The Meeple Guild - The top board games of 2020 - Part I

When it came to 2020, nothing was normal, playing board games included.

For huge stretches of the years gathering with buds to play games just never made a lot of sense in terms of health. As much as we might enjoy gaming, the activity is far from essential so why take the risk.

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Of course that meant a different year in terms of doing reviews too.

Several weeks focused on games that could be printed and played.

Another month on interviews with reps of major game associations.

So, when it came time to do a 'Top-5' of 2020, the lists compiled by participating 'guilders' ranges from games reviewed in the last year, with a few games first played but not yet reviewed sprinkled in, but ultimately the games that follow this week and Jan. 13 & 20,are all fun, so enjoy the list and keep gaming as best you can.

Without further explanations, at #5

Trevor Lyons - Fakir - This is a fun, quick (10-20min) filler game. It plays 2-4 players. Basically, you take your color stick and place it in an open hole or replace one of your opponents. When you take out one of your sticks, it returns to you. To lose a stick, someone must pull a horizontal stick and have yours fall into the block. This continues until only 1 player is left standing. It has a lot more strategy than I first thought and still stands high in this crazy, mixed up year.

Adam Daniels - Game of Ham – This is a great game to sit around with friends and just laugh at the strange combinations you can get. There are rules you can use to spice things up, while enjoying some adult beverages which just adds to the experience.

Calvin Daniels - #5 – ChessPlus - To start the pieces in this edition, which does allow for regular western chess play, are quite nice, in a modern sculpt sort of way. This is not the largest, or heaviest of sets, but I was certainly satisfied by its general look, with one exception detailed further on.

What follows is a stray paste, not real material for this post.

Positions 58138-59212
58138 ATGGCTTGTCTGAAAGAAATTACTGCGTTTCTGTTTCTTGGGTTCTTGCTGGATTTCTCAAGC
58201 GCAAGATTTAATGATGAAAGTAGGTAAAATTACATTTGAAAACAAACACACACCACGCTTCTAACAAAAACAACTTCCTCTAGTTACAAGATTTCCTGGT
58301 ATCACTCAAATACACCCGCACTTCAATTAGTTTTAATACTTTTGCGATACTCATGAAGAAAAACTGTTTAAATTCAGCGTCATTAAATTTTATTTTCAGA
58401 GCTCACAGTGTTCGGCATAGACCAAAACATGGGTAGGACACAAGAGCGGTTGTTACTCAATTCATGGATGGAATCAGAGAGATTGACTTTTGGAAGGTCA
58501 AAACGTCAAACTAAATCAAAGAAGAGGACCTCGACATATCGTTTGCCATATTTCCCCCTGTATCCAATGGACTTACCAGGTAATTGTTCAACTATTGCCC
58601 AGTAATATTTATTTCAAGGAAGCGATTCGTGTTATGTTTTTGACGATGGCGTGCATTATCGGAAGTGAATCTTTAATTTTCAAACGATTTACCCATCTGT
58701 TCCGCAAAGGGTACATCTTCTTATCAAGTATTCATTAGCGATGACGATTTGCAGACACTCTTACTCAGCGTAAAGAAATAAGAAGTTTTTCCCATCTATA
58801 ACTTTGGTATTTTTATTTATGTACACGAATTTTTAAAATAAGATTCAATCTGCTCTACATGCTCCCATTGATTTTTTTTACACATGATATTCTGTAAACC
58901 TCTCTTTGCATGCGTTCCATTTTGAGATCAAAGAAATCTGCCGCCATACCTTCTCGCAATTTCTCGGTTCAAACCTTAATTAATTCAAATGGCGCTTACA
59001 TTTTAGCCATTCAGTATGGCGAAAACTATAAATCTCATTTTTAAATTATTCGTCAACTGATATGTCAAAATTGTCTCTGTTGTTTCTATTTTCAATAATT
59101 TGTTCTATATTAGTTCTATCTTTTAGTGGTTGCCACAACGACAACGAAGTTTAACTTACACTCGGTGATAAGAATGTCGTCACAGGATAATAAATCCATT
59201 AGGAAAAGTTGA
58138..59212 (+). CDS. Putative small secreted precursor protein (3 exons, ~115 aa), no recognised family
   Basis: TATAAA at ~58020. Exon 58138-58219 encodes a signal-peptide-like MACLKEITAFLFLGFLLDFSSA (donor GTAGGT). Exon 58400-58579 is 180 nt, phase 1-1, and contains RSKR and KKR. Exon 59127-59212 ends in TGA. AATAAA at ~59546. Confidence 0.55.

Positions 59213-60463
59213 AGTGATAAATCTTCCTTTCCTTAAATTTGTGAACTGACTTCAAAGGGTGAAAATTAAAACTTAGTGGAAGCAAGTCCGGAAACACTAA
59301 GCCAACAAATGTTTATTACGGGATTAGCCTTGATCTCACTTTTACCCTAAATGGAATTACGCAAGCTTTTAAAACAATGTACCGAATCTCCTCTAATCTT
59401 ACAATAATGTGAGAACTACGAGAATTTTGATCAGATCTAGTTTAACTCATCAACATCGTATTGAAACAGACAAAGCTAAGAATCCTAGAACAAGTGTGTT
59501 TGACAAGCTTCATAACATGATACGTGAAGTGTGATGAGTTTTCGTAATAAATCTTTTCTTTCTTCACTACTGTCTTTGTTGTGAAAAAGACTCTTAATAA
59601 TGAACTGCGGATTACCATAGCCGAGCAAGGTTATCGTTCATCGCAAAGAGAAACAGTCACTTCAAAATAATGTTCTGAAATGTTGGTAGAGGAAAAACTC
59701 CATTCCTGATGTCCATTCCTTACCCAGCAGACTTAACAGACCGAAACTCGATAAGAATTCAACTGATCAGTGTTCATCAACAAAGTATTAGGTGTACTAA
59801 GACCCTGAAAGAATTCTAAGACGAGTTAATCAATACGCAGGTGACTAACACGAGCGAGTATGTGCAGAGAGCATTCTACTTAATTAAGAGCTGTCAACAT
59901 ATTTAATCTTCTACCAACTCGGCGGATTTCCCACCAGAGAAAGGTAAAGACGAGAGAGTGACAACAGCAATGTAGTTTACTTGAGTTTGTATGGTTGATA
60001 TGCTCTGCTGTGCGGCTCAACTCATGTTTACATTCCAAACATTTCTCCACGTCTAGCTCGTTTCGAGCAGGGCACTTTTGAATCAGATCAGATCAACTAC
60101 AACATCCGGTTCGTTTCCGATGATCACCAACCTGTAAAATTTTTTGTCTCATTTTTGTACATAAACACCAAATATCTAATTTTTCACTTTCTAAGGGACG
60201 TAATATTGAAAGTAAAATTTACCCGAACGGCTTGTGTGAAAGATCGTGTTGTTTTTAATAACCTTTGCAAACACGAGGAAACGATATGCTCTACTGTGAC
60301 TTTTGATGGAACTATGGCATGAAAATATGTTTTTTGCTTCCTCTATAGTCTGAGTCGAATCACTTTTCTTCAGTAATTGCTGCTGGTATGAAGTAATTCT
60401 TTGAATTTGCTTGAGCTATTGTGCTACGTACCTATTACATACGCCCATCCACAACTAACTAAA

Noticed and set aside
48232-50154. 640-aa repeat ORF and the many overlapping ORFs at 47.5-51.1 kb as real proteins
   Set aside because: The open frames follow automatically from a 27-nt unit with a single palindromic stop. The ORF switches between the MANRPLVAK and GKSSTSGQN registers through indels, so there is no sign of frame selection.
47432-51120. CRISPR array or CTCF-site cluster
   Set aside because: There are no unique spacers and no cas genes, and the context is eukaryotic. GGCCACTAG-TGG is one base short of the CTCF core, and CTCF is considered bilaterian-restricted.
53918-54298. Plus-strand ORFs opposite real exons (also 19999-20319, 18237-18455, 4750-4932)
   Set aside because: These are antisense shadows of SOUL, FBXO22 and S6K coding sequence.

So ChessPlus as a variant has some really simple rules that anyone who knows chess at all can understand in about two-minutes.

The game is played under standard chess rules with one difference – pieces can be merged to combine their powers, and merged pieces can be split back into their individual pieces. In some respects it reminds a bit of Plunder Chess a personal variant favourite. I’d still take Plunder Chess for its power stealing aspect, but there are thematic similarities.

To merge you simply use a turn to move one of your pieces into the square with another, where it essentially becomes a single piece combining the powers of both, (the king cannot merge). The merging is a full move.

Since you can play regular chess with the set quite nicely, it’s a great starter set as you essentially get two games in one.

Check it out at

At #4:

Adam Daniels - Crokinole Stick – Crokinole is a fun game that I am sure my dad would force me to play for hours if he could. While I do not share my dad’s love of the game, I still enjoy it and would play if ever asked. So when dad brought over the Crokinole stick to try I thought they were unnecessary as crokinole is a pretty simple game, you flick your fingers to hit little wooden discs. So introducing what is in essence a pool cue for crokinole, seemed like it shouldn't work, but it does. It changes up the game enough and still retains the fun.

Calvin Daniels - Doce - Doce is a game where players place their dice into a 5X5 grid attempting to be the first to create a line of four with the upward facing numbers on those four dice totalling 12.

Of course there are a few twists to that simple goal.

You may also win with three of your own in a row and one of your opponent’s die at either end.

Each player also has one blocker die. Once it is played it effectively breaks up any line of die it is a part of. Knowing when to use the blocker can be a huge part of a good strategy.

Score the round and start the next one. The person with the most points at the end of the fourth round wins the game.

The scoring here is rather neat in that there is more to it than going for a simple win.

The winner does get 12 points for winning the round, but can add two- points if all four dice are yours; add five-points if you did not use your blocker die; and add one-point for each empty square on the board.

Head over to where you can find a number of variants which push Docefor pretty solid, to top notch.

Two of the more interesting variants to explore has a game starting with a black die in the dominant centre square, and then play as normal, (although players have no blockers to use in game).

A second variant has you roll a die, and for the ensuing game neither player can use that number when placing a die.

With great components, solid variants to enhance replay, and small package for ease of transport, Doce is a winner.

Trevor Lyons - Crokinole Sticks – This is a fun variant of an old game. In crokinole, you try to flick your pieces into the center hole of the playing board. In crokinole sticks, the only difference is that you use a small pool cue to hit the pieces instead of your finger. To win the game, all you have to do is score 100 points before your opponents. I hadn’t played crokinole in probably 30 years when I was reintroduced to it via this variant. I had trouble with the sticks, but had a great time, and you will too if you play this game.

Watch for Part II next Sunday here at

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